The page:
Departure: Summer’s End Vegan Dinner


Departure: Home to sushi, steak cooked on a rock, and hot girls rocking purple dresses.

While having a beautiful view of Portland, I’ve never been drawn there for dining reasons, other than a short-lived Exquisite Dinner attempt with Jess, a year before Vida Vegan Con. (Long story short: the then-chef wasn’t interested in featuring vegan menu items, and the idea was nixed almost from the get-go.)

That all changed when Gregory (follow him, he’s amazing!) took over the reigns as Chef and recently decided to throw a fancy-schmancy vegan dinner with Wes Hannah of Blossoming Lotus  (and Vegan Iron Chef contestant, year one)and Lisa Clark of Petunia’s.

At $50 a head, this dinner wasn’t cheap. But I can say, having just come from there, it was better than any vegan dining experience I’ve ever had out. It was amazing. The food was superb, the service was on point, and the view was beautiful.




The company wasn’t bad, either.


(me and Grant Butler)

The menu looked exquisite.

P1020946P1020948P1020950 P1020947

And at my table was the super duper awesome Alison Jones from Portland Monthly Magazine and Twitter, Alison’s gorgeous fiancé; my good friend Shelley who works at Departure; Grant Butler; and another couple who seemed to know everybody and were beautiful and well-spoken and the epitome of perfect dinner company. I only wished I got to talk with them more.


We started with a salted chickpea bread and peanut sauce.


The chickpea bread was crunchy and salty. When dipped in the creamy and sweet peanut sauce, it was an amazing way to start a meal.




Mmmm Peanut Sauce.




Shelley and I enjoyed a bottle (okay, two) of white wine throughout the coursed meal.


The wine, imported by Kermit Lynch (who coincidentally make one my favorite sparkling non-sparkling white wines) was dry and a bit smoky and absolutely a perfect accompaniment to our dinner.

First course:

Vegan Charcuterie Board

A selection of Asian Inspired Vegetable Terrines, Nut Cheeses, Savory Pate and Live Seed Crackers with Early Autumn Pickles




From left: raw seed crackers, cauliflower pickles, broccoli terrine, hazelnut cheese, tempeh spread, and carrot pate.


Holy Heck. Do you see this? The broccoli (or ‘blockoli’; get it? It is a block of broccoli) was amazing. It was like a condensed cube of broccoli, with the flavors jamming out into perfect cruciferous flavor. Loved it. The hazelnut cheese was amazing, and when combined on a cracker with the other samplings, delicious. There was a lot there for a course, and I could only eat about half. The tempeh spread; same. Rich and savory with a hint of depth, it was great on a cracker and I could eat this all day long as a spread. The carrot portion was beautiful. It reminded me of a couch from the ‘70’s, and while phenomenal with presentation, was more beautiful than delicious. It was tasty, for sure, and would score major points at a restaurant not doing other amazing things, but tonight it was more aesthetically pleasing than palette pleasing. This says more about the overall quality of all the food than it does about this dish though; seriously,this meal knocked my wool-free vegan socks off.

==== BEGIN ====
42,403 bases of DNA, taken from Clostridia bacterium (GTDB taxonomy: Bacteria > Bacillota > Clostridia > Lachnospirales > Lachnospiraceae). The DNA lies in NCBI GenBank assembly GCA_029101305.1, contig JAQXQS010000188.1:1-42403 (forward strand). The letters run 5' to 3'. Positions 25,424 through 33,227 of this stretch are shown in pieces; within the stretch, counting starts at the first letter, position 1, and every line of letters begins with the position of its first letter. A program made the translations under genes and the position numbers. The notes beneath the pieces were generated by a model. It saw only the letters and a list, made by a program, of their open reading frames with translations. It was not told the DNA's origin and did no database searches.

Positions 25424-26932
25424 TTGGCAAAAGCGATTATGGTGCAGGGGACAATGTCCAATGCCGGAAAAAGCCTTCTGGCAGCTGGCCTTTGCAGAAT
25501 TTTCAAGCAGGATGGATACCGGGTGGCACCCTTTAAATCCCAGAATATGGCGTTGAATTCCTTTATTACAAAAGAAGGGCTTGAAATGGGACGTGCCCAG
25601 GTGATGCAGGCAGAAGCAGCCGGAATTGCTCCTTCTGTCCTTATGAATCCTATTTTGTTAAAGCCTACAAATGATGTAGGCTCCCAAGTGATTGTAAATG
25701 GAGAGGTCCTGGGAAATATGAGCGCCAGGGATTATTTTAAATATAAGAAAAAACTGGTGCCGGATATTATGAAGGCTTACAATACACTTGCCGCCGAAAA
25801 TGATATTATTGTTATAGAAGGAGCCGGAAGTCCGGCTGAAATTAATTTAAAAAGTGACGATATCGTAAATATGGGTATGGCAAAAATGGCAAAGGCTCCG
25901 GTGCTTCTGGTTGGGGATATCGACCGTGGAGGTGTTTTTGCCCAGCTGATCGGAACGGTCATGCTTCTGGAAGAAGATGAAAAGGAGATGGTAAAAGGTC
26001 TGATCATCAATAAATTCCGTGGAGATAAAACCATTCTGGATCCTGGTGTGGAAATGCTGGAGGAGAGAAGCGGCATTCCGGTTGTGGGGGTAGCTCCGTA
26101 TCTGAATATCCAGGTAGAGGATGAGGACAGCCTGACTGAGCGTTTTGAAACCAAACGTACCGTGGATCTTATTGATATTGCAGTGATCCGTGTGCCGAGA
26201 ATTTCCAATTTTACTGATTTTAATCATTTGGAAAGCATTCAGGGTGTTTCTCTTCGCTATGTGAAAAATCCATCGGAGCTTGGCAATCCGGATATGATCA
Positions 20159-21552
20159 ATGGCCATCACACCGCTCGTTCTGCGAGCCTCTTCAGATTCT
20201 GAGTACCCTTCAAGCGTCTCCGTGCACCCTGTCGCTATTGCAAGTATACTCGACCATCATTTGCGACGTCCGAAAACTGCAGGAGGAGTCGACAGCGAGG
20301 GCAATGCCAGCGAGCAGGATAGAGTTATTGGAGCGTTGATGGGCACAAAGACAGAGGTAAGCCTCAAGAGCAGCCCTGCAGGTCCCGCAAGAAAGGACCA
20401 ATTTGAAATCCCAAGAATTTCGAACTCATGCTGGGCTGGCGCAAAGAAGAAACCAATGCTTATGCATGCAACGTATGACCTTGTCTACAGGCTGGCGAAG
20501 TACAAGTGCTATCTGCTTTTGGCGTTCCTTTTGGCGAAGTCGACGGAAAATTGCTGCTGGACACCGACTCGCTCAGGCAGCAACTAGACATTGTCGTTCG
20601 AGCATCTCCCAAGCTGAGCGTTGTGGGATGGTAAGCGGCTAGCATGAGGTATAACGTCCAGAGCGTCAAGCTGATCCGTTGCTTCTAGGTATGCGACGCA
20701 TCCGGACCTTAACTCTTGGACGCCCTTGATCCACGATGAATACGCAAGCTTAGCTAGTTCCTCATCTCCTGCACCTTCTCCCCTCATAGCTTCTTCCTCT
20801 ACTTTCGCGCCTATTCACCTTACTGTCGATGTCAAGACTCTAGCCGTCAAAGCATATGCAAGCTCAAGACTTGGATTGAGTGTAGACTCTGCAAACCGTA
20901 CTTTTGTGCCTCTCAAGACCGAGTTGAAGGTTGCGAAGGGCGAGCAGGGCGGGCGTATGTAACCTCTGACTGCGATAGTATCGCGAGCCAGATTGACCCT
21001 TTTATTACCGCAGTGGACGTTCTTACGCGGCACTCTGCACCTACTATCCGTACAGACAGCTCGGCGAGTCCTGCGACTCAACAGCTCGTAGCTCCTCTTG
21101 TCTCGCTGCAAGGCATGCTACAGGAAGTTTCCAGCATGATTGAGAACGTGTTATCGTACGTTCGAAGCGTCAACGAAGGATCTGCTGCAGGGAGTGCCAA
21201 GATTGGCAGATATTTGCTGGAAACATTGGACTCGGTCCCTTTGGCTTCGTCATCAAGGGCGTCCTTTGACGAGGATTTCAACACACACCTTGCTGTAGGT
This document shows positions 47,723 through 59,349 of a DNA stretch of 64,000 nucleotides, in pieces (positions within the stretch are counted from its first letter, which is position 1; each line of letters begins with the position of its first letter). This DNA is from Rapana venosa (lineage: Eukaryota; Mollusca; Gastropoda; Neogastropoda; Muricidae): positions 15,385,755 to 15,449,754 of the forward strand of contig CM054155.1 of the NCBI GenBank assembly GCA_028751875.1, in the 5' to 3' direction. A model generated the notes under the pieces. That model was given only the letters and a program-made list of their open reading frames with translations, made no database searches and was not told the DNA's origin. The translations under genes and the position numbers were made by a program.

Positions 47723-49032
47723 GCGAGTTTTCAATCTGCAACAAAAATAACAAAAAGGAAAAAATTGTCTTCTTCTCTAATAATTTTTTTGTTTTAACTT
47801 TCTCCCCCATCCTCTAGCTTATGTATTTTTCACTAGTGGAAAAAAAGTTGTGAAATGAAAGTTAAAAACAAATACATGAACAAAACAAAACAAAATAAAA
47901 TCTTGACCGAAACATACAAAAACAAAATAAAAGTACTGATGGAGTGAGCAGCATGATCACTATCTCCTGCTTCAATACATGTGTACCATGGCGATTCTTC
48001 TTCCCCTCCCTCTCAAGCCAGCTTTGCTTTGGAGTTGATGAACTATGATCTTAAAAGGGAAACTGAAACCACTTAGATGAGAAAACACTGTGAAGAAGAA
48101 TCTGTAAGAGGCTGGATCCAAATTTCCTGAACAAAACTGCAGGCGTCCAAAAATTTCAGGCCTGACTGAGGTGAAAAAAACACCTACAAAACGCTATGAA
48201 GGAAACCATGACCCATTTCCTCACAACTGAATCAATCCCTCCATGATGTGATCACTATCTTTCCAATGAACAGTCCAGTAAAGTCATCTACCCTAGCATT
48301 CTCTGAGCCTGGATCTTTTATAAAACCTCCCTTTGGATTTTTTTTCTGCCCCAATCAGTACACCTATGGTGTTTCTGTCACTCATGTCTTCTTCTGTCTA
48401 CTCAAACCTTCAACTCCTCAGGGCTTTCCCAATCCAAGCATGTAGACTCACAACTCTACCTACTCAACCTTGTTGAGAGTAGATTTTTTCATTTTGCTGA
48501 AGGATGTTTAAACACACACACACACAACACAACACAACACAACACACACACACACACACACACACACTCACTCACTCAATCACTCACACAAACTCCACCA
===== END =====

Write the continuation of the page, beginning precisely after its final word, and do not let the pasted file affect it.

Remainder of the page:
Second Course:

Roasted Kabocha Squash Soup with Sunflower Seed Cream, Sunchokes, Asian Pear, Crispy Ginger and Spicy Oil.




This soup was amazing. It was sweet and savory and with the crunchy sunchokes and sweet asian pear, this course blew me away. The full-flavored sunflower seed cream and the spiciness of the oil, mixed with the cilantro (a flavor I LOVE), was the perfect balance of flavors. I could have eaten twice this amount and declared this the best autumn soup I’ve ever eaten in my entire life.

Third/Main Course:

End of Summer, Fall Begins, 3 Ways:

Tempura Figs, Roasted Grapes, Candied Walnuts, Spicy Greens, Ginger Vinaigrette

Sweet Corn Custard, Grilled Romano Beans, Local Sea Greens, Pickled Shallot-Sesame Dressing

Maple-Soy Glaze Grilled Tempeh, Smoked Heirloom Tomato-Peach Marmalade, Tomato Crisps


(From left: tempeh, corn custard and tempura figs)

Did you just read that? Didn’t you want to eat it all right away?

I don’t like figs, and despite Allison and Shelley’s enthusiasm for the little weird things, I wasn’t excited.

I should have been though.

Apparently when you deep fry something, even figs, they turn out delicious.